The Girl with the Recessive Gene on Chromosome 16
Posted by: MaryKate Perry
“You’d find it easier to be bad than good if you had red hair,” said Anne reproachfully. “People who haven’t red hair don’t know what trouble is. Mrs. Thomas told me that God made my hair red on purpose, and I’ve never cared about Him since.”
When it comes to books, I don’t casually date. Where reading is concerned I have an inexhaustible sense of romance. When I take up a book, what I ask is simply this: to fall heedlessly in love. When my daughter and I started Lucy Maud Montgomery’s 1908 novel, Anne of Green Gables, I felt those familiar butterflies. Now I am all moony-eyed and have stopped calling my friends. Some of us are born to be always in love.
For years I carted around a small packet of literary shame because, though I watched the outstanding 1985 CBC production of the story, I had never actually read the book. I missed my chance when I was a young girl, but after my daughter read Much Ado About Anne from Heather Vogel Frederick’s Mother Daughter Book Club series, I decided we should read Montgomery’s book. (Frederick’s Dear Pen Pal is the book that got us to read Jean Webster’s Daddy Long-Legs, another novel from the early 1900′s with a strong, imaginative female protagonist.) Now all I can think about is Anne: endearingly verbose, wildly hopeful, volatile, warm-hearted….who can resist a red-haired orphan? No one, I should hope. And certainly not Marilla and Matthew Cuthbert, the spinster and bachelor farmer who take her in, despite having asked for a boy (and in spite of a neighbor’s warning that sometimes orphans put strychnine in the well).
The story takes place on stunningly gorgeous Prince Edward Island where Anne finds herself, after 11 years of loveless, friendless existence. The Cuthberts are a brother and sister living out their orderly, solemn days on Green Gables Farm. As you might guess, their hearts are cracked open by the presence of this scrawny, temperamental, but utterly earnest waif. Perhaps the plot is somewhat predictable, but you will find ample compensation in the humor – Anne’s stream-of-whimsical-consciousness speeches are hilarious. Prepare to be utterly charmed by the characters and the beauty of Montgomery’s language. And given that there is a whole series, serial monogamy awaits you.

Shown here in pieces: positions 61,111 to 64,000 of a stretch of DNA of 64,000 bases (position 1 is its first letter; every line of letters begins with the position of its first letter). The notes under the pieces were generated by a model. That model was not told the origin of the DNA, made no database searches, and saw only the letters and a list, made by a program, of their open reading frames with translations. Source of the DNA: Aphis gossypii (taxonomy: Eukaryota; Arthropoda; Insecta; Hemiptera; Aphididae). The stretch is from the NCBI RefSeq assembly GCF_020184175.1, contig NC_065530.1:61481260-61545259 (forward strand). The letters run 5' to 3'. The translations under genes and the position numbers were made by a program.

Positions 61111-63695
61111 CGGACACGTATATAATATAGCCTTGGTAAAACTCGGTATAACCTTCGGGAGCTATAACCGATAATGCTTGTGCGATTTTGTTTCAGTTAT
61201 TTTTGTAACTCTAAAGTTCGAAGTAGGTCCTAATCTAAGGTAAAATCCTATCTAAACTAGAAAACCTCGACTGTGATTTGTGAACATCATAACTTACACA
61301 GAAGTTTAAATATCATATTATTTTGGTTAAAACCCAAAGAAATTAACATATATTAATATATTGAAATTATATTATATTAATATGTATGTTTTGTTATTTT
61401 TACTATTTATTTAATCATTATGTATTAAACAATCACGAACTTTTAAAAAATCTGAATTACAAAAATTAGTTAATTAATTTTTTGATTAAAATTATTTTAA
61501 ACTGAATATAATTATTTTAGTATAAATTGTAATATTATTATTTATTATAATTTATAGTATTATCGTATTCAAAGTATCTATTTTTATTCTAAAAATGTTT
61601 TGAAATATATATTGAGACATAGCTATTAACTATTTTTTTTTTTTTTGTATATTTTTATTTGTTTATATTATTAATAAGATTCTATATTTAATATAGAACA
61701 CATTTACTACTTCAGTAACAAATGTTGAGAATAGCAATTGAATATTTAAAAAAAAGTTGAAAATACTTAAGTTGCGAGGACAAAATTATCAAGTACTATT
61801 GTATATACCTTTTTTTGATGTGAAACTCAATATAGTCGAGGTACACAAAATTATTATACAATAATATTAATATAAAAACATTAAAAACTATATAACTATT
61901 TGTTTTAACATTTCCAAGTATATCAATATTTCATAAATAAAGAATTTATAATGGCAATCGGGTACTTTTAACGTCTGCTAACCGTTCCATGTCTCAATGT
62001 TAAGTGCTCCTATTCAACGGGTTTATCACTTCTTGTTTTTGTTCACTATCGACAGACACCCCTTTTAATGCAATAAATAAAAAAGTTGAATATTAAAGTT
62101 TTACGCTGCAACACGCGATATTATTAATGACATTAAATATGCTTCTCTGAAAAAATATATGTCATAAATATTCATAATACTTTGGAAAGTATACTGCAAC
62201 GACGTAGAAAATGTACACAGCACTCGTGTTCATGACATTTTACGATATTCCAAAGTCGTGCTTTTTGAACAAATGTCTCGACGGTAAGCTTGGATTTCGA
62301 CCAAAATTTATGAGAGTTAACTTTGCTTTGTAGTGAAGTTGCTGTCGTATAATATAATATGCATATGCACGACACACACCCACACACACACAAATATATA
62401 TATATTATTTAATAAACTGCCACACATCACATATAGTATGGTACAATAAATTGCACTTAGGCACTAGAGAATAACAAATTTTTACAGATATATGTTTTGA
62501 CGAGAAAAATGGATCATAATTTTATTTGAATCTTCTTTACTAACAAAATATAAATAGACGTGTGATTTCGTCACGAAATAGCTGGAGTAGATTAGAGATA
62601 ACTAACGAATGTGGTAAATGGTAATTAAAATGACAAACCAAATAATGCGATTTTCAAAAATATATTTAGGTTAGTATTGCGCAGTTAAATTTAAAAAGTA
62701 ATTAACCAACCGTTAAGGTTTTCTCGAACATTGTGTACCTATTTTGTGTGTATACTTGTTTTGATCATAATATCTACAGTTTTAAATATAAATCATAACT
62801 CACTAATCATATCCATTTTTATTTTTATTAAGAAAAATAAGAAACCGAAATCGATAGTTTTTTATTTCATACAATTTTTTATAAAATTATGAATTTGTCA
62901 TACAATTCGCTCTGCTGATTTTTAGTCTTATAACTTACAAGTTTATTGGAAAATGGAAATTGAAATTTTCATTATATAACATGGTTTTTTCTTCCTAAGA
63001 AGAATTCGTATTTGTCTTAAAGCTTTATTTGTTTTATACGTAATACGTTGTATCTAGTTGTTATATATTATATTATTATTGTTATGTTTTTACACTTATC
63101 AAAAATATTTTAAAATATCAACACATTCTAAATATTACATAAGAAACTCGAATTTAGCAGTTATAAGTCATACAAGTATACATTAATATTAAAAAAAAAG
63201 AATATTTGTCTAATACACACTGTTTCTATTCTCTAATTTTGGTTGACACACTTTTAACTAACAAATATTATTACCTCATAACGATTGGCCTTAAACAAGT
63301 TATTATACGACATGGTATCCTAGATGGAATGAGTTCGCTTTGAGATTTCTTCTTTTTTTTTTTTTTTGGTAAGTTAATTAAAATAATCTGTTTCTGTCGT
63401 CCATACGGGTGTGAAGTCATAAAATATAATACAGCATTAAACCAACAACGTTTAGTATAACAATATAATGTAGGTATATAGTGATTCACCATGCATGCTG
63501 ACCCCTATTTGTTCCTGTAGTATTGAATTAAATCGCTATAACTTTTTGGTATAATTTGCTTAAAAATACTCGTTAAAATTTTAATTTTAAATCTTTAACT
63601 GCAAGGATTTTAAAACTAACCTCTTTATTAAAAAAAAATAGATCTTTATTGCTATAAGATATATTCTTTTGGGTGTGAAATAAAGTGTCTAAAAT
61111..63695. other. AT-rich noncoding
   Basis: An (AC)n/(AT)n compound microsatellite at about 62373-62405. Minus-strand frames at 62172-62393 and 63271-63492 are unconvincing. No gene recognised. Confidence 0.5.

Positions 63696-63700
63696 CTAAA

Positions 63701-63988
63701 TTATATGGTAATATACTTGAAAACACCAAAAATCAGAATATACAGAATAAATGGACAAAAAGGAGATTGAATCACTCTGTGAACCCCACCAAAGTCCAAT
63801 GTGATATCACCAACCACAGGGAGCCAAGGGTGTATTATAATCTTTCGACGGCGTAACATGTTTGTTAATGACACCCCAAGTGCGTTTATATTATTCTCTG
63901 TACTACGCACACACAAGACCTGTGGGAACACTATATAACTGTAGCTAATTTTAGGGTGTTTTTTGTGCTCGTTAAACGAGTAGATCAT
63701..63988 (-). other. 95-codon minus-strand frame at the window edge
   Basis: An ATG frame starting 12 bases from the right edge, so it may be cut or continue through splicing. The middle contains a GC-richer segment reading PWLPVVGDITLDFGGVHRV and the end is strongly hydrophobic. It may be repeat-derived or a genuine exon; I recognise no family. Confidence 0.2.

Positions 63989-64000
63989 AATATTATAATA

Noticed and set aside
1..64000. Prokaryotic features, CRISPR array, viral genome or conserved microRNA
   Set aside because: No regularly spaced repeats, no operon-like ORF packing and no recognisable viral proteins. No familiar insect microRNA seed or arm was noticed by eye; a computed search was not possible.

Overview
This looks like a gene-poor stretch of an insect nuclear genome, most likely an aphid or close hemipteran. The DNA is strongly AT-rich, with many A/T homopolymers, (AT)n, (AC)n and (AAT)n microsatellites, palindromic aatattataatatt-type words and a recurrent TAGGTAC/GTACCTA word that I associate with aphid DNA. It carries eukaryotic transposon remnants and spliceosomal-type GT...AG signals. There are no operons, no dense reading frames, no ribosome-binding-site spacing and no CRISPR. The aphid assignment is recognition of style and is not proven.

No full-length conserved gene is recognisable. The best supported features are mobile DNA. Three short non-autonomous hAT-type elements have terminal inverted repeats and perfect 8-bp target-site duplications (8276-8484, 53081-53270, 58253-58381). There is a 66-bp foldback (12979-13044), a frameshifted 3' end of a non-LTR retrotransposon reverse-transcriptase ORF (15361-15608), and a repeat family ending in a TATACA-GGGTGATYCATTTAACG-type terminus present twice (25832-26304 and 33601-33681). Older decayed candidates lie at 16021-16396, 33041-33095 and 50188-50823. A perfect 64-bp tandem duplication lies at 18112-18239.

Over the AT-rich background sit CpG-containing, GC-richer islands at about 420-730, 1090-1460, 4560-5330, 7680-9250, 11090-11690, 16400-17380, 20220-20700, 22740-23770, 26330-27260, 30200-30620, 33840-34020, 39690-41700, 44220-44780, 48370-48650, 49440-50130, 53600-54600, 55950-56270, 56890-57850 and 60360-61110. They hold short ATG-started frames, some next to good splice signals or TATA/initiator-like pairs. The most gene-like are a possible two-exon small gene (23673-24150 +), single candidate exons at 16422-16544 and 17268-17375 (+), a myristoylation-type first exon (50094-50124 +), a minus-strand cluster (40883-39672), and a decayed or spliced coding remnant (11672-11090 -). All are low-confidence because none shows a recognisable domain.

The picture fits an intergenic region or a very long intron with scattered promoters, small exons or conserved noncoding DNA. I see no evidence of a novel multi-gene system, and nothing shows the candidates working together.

On August 17th, carrot-tops from hither and yon, including me, will descend on Portland, Oregon to attempt the world record for most redheads gathered in one place. If you are not one of the fortunate, freckled, freakish few (1-2% of the world’s population), slap on some number 85 sunscreen anyway (don’t forget the tops of your ears!) and spend August 17th in a hammock, enjoying the exploits of one of literature’s splendidly plucky heroines.
Montgomery went on to write scads of Anne books: Anne of Avonlea, Anne of the Island, Anne of Windy Poplars, Anne’s House of Dreams and Anne of Ingleside. These cover Anne’s life from age 11 to 40. She also wrote a series about Anne’s children, in which Anne is a lesser character (hard to imagine!): Rainbow Valley, Rilla of Ingleside and The Blythes are Quoted.